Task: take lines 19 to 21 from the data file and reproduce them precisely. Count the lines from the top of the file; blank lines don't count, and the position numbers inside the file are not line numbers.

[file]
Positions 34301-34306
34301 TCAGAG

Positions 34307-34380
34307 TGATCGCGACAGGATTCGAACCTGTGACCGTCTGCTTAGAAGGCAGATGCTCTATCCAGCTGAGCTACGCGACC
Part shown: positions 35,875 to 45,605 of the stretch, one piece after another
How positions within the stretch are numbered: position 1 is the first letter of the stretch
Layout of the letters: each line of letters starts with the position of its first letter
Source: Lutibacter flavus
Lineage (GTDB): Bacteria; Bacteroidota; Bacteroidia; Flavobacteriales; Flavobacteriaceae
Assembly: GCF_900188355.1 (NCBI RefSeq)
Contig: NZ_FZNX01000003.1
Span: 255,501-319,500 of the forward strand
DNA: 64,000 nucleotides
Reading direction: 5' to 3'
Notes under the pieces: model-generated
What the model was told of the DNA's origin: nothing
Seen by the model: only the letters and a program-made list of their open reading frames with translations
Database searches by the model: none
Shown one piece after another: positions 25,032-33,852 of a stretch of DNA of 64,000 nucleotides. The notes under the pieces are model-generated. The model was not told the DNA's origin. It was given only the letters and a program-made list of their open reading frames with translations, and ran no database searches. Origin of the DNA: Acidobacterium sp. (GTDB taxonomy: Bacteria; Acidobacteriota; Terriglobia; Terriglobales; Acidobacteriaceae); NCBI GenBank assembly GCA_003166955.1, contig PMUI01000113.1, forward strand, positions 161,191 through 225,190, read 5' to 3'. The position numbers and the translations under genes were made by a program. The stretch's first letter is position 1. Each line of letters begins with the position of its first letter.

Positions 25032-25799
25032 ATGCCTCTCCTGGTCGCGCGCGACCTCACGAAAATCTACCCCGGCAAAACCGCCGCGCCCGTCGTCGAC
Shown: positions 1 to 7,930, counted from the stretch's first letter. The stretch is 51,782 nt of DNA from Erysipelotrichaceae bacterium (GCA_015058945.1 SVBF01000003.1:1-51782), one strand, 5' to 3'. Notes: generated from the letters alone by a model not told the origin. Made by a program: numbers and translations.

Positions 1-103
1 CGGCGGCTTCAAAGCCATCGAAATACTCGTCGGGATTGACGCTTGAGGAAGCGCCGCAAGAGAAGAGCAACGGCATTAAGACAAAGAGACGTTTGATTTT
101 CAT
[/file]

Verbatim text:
Shown one piece after another: positions 25,032-33,852 of a stretch of DNA of 64,000 nucleotides. The notes under the pieces are model-generated. The model was not told the DNA's origin. It was given only the letters and a program-made list of their open reading frames with translations, and ran no database searches. Origin of the DNA: Acidobacterium sp. (GTDB taxonomy: Bacteria; Acidobacteriota; Terriglobia; Terriglobales; Acidobacteriaceae); NCBI GenBank assembly GCA_003166955.1, contig PMUI01000113.1, forward strand, positions 161,191 through 225,190, read 5' to 3'. The position numbers and the translations under genes were made by a program. The stretch's first letter is position 1. Each line of letters begins with the position of its first letter.

Positions 25032-25799
25032 ATGCCTCTCCTGGTCGCGCGCGACCTCACGAAAATCTACCCCGGCAAAACCGCCGCGCCCGTCGTCGAC